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Book review

Oxford Specialist Handbooks in Anaesthesia

Regional Anaesthesia, Stimulation, and Ultrasound Techniques

European Journal of Anaesthesiology (EJA): September 2015 - Volume 32 - Issue 9 - p 662
doi: 10.1097/EJA.0000000000000274
  • Free

P. Warman, D. Conn, B. Nicholls and D. Wilkinson.

Oxford University Press: Oxford, UK, 2014

pp 576; £44.99 (∼€62, ∼US$66)

ISBN 978-0-19-955984-8

In its preface, this book sets out its purpose: to provide clinicians with an easy access to the art and science of regional anaesthetic techniques. It far surpasses this goal, providing not only a functional but also an entertaining and interesting page-turner for the regional enthusiast.

Why is this book different? Well, it is one of the few texts to include detailed information about landmark, nerve-stimulator guided and ultrasound-guided approaches. This makes it uniquely relevant to all those who practice regional anaesthesia, and could potentially encourage some to put down the nerve stimulator and pick up the ultrasound probe. However, this book has far more to offer than simply being a list of nerves and blocks. It contains a wealth of relevant and current information about the conduct of regional anaesthesia, which has been collated and presented succinctly in the familiar Oxford Handbook ‘style’. The first part considers generic aspects of regional anaesthesia. We are educated in its history, reminded about local anaesthetics and their problems and given advice about everything from how to position and care for awake but insensate patients, to tips about how to see your needle and your target in the same ultrasound plane. Moreover, it is meticulously referenced to facilitate further reading and acknowledge the incorporation of the latest guidelines. All of this is contained within one pocket-sized resource.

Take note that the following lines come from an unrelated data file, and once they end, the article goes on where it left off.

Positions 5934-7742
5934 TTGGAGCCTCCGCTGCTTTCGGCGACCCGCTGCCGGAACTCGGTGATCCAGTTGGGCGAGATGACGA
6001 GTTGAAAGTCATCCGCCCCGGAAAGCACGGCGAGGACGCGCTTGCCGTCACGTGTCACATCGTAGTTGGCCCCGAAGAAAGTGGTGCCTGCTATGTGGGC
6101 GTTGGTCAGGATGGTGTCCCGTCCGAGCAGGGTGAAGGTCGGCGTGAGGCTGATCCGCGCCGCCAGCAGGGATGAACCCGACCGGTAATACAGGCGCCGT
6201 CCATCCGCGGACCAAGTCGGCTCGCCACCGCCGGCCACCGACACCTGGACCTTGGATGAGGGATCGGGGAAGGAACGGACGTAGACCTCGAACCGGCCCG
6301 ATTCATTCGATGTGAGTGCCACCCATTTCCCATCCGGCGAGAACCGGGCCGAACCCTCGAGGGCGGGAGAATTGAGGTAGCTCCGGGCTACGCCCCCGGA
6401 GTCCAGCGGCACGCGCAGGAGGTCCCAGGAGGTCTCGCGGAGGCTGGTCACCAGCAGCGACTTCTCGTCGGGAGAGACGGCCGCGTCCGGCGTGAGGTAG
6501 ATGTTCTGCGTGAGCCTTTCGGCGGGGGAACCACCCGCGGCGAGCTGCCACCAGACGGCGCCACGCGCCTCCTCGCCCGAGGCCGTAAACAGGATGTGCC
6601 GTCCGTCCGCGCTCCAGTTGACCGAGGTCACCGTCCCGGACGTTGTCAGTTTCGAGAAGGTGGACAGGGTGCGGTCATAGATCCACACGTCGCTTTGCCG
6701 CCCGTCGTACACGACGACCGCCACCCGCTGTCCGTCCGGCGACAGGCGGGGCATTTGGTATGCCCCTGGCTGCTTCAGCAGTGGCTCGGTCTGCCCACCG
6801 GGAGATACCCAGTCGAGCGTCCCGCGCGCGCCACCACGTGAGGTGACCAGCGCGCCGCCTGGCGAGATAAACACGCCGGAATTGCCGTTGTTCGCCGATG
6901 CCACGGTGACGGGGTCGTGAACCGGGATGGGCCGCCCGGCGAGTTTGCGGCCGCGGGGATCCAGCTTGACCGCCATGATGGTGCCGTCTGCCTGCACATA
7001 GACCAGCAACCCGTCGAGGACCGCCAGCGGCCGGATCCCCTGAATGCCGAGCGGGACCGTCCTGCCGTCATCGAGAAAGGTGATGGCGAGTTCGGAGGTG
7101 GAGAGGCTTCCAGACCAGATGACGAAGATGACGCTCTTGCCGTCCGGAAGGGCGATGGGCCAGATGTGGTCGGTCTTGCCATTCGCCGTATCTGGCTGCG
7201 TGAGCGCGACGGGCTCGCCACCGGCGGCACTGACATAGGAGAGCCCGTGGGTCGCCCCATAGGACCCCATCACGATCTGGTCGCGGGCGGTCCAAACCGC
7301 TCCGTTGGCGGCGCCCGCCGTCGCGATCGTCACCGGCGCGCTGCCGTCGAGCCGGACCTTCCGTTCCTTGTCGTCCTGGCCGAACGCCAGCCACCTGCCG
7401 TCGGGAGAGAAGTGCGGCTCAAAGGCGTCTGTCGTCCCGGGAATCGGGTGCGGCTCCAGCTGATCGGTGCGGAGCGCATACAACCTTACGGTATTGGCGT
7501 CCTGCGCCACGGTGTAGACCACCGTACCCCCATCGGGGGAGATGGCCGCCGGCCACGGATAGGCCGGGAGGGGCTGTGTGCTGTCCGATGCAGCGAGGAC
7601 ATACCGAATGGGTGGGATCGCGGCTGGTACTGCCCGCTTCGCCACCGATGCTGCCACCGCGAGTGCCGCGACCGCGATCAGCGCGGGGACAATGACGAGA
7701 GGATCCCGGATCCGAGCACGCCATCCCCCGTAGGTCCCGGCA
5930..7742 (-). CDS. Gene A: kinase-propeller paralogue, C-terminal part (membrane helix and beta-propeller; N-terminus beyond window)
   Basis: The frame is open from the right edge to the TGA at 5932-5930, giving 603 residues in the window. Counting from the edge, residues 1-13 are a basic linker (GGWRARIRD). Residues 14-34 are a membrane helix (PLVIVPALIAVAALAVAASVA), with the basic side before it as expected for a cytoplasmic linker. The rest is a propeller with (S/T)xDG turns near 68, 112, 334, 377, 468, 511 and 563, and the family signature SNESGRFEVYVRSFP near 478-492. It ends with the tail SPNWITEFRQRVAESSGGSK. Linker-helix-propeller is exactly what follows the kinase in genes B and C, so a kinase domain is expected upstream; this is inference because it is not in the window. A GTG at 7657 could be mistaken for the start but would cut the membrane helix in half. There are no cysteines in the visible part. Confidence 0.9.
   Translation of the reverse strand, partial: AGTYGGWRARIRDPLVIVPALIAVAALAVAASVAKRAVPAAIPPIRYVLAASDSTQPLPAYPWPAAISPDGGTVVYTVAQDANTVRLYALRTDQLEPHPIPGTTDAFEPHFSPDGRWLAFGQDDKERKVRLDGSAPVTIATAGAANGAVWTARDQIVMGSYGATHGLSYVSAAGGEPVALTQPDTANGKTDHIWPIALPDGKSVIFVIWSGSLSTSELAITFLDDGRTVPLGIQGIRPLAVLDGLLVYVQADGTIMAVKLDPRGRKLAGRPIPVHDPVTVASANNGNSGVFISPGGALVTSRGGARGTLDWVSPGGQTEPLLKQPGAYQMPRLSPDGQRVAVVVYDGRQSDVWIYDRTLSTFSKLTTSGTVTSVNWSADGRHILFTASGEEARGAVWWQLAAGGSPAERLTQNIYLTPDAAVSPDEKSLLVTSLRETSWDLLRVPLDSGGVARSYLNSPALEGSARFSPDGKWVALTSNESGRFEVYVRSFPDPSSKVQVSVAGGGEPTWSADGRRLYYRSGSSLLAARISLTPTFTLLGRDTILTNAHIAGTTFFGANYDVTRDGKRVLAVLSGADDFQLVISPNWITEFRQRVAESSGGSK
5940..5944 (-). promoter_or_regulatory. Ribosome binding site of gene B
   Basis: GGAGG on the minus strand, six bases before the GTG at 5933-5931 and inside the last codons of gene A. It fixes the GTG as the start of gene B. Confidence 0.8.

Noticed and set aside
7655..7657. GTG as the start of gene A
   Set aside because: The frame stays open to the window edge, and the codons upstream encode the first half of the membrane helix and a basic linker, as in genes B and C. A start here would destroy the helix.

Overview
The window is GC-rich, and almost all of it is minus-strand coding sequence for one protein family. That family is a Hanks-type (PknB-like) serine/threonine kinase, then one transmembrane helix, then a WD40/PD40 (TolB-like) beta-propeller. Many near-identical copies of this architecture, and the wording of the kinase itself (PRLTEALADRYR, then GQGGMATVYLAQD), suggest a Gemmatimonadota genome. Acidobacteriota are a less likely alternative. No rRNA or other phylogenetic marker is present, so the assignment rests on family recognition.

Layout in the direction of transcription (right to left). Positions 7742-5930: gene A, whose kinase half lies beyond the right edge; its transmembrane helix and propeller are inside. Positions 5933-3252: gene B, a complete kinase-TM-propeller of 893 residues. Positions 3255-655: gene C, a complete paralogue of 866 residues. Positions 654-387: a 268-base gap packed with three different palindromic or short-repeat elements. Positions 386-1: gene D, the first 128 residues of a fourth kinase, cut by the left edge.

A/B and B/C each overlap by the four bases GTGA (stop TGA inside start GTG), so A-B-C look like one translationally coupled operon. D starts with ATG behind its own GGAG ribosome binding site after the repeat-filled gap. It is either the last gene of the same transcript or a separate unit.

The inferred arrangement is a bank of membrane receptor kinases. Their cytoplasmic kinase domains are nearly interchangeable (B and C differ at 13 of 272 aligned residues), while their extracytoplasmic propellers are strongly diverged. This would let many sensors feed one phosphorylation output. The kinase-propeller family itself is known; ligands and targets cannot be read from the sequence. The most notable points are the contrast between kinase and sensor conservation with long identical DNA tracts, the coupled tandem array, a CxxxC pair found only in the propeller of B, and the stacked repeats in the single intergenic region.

The book also neatly covers most, if not all, of the topics contained within the syllabus for the European Diploma in Regional Anaesthesia (EDRA). As such, it would make an excellent starting point for those preparing for this examination. What isn’t there? Surprisingly there is no mention of the new serratus anterior plane block or the more established PEC I and PEC II blocks. Otherwise, it is comprehensive. There aren’t sequential ultrasound images, but nor should there be – that would be beyond the scope of this book. The annotation of the ultrasound images can be complex in some parts. This probably represents the intrinsic problem a small-form book faces when it needs to display these images.

Overall, this is a comprehensive guide and an essential read for any regional anaesthesia enthusiast. Written by leading experts in current-day practice, it is relevant, up to date and practical. I would highly recommend this book as an addition to your personal or departmental bookshelf.

Martin Minich

Specialty Registrar in Anaesthesia

University Hospitals of Leicester

Leicester, UK

© 2015 European Society of Anaesthesiology